Dance 287/193 @ UC Irvine
An introduction to motion tracking for intermedia performance, intended for dancers and other performing artists. Demonstrations, discussion and experiential exercises provide practical experience with motion tracking concepts and techniques. Students work on experimental projects that intersect arts, design and technology through collaborative multimodal creation, with a showcase at the end of the quarter.
As a collaboration between the Dance and Music departments, this course introduces and provides free access to intermedia software and equipment specifically designed to support performing artists, including the Active Space intermedia framework developed by Dance Professor John Crawford and the Mugic gestural motion sensor developed by Music Professor Mari Kimura. The course is suitable for graduate and undergraduate students in any performing arts discipline. No previous technology experience is required.
Motion Tracking for Performance offers performing artists a unique opportunity to explore the expressive potential of computer-based interactivity. Class times are scheduled to coincide with Music 237, Intermedia Composition, in which music students work with new technologies for composition and performance. The curricula in both courses are coordinated, creating a learning environment to encourage collaborative exploration of embodied human-computer interaction, developing and deepening vocabularies and techniques for structured improvisation, mediated performance and responsive system design.
Mentored by Prof. Crawford and Prof. Kimura, students will develop short online performance projects using motion tracking as a central component, responding in some way to the overall theme of “Our Climate Emergency.” These projects will be presented in a combined Intermedia Showcase at the end of the quarter.
In addition to dancers and choreographers, the Motion Tracking for Performance course will be of particular interest to musicians, composers, scenic and lighting designers, directors, actors, visual artists, animators, filmmakers, interface designers, computer scientists, engineers, architects, and anyone intrigued by issues of embodiment, technology and interactive experience.
Grad students should register for Dance 287. Undergrad students should register for Dance 193.
Required Materials and Supplies
This course requires the use of a computer with webcam. Readings will be available online.
Assignments & Grading
Required homework consists of regular assigned reading and viewing, a series of lab projects and a final project. Details on all assignments will be provided in class. Assignment grading (subject to change) is:
- Lab projects, 20% of final grade
- Final project, 30% of final grade
- Overall participation, including assigned reading, viewing and responses, counts for 50% of the final grade
You are required to use your UCI email address (e.g. firstname.lastname@example.org) for this course. All course-related email will be sent to that address, not to any other email address you might have. Keep in mind that it might take much longer for me to respond to any email messages sent from a non-UCI address. I get a lot of email and have to prioritize reading the messages that we know are from UCI students.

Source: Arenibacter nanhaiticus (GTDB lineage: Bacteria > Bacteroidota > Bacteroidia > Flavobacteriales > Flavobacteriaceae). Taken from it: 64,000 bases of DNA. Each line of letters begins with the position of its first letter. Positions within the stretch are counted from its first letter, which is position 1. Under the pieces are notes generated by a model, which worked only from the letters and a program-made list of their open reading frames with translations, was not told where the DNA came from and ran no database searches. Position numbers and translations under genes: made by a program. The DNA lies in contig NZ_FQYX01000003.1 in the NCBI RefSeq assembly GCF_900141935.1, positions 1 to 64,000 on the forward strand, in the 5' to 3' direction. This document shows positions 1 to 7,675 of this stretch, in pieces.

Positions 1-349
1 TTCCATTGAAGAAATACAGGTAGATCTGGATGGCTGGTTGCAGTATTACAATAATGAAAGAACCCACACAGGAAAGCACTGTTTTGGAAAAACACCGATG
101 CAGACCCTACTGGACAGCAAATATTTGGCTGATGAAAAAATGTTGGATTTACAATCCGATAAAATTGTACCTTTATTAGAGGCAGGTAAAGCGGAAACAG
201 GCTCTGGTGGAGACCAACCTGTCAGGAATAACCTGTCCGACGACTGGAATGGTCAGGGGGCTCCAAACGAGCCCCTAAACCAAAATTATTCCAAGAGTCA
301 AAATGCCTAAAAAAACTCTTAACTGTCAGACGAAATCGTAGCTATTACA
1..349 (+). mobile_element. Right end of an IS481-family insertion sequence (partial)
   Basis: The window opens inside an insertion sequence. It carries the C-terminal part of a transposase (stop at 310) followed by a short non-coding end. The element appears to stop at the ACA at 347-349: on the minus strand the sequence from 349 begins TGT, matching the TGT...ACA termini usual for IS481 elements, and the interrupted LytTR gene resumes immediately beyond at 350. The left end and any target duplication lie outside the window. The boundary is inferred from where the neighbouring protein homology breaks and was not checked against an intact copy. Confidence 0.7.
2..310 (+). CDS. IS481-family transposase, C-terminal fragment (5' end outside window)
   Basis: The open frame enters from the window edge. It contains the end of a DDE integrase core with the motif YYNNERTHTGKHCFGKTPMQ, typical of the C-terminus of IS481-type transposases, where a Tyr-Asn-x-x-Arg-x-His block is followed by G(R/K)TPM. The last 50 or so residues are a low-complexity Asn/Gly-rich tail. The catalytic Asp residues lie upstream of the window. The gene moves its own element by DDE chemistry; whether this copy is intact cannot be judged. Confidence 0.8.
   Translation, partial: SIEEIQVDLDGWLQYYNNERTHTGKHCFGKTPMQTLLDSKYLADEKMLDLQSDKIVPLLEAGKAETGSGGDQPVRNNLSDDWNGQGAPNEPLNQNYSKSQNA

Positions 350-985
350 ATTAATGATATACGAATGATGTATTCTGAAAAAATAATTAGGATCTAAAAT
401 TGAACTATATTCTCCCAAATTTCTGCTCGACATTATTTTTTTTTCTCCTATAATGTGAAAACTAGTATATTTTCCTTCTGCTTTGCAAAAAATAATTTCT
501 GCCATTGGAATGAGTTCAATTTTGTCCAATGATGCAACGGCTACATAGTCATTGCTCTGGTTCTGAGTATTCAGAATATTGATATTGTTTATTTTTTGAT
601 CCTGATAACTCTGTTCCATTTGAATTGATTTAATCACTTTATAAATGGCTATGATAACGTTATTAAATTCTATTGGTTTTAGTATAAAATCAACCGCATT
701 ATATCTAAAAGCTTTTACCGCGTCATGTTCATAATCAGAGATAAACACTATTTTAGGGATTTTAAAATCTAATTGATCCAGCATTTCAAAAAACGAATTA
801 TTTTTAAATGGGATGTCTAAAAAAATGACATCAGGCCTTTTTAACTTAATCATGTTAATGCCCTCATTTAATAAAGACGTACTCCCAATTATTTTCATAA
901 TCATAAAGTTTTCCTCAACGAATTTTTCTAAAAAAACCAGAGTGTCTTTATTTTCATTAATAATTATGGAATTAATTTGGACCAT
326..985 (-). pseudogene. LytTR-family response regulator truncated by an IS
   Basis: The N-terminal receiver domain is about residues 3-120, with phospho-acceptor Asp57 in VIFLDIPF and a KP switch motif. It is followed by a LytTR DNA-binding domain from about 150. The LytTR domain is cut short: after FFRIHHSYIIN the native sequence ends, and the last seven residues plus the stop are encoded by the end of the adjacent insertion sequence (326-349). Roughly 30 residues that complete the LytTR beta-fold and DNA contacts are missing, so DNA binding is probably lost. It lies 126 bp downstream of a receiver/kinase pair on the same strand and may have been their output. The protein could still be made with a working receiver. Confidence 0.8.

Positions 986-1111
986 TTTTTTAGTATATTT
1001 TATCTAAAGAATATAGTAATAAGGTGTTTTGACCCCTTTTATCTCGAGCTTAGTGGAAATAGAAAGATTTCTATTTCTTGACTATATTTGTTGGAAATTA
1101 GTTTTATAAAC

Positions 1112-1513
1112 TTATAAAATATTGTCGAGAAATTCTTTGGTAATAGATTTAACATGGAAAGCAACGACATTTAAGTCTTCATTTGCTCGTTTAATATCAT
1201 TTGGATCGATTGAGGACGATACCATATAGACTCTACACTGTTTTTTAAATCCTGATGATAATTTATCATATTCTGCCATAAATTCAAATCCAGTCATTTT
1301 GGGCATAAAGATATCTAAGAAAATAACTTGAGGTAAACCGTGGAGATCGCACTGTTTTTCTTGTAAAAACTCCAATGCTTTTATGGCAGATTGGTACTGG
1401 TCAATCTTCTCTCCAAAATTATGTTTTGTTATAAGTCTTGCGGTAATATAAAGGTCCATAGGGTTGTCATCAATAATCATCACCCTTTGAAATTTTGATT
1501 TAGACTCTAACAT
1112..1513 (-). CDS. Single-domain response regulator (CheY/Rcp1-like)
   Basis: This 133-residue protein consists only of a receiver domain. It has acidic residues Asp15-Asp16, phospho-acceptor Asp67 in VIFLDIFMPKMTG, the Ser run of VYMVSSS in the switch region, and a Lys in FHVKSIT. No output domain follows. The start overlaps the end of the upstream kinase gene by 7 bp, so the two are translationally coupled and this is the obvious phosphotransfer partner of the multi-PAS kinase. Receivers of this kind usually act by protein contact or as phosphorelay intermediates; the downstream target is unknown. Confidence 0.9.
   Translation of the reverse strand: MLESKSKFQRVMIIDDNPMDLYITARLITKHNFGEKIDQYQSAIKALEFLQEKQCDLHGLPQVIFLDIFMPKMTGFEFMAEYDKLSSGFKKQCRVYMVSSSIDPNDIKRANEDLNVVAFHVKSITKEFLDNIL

UCI Google Workspace
Some of your assignments for this course will require you to use applications in the UCI Google Workspace for Education (formerly G-Suite). If you haven’t already, please follow the instructions at https://www.oit.uci.edu/services/communication-collaboration/google to ensure that your UCI Google Workspace account is active. Note that a non-UCI Google account will not suffice for this course. You must have a UCI Google Workspace account. Verify your account at https://docs.google.com by ensuring that you can see the anteater logo in the upper right corner of the window.
Full attendance is a requirement of this course, and you are expected to always be present for the entire class meeting time. Successful completion of this course depends on your active participation during class as well as full commitment to the written assignments and all the work you create for this course. If you need to miss a class, arrive late, or leave early, it’s your responsibility to notify the professor in advance, preferably by email. Unexcused absences will affect your grade, except in cases of severe illness or emergency.
Learning, research, and scholarship depend upon an environment of academic integrity and honesty. This environment can be maintained only when all participants recognize the importance of upholding the highest ethical standards. All student work, including quizzes, exams, reports, and papers must be the work of the individual receiving credit. Academic dishonesty includes, for example, cheating on examinations or any assignment, plagiarism of any kind (including improper citation of sources), having someone else take an examination or complete an assignment for you (or doing this for someone else), or any activity in which you represent someone else’s work as your own. Violations of academic integrity will be referred to the Office of Academic Integrity and Student Conduct. The impact on your grade will be determined by the individual instructor’s policies. Please familiarize yourself with UCI’s Academic Integrity Policy and speak to your instructor if you have any questions about what is and is not allowed in this course.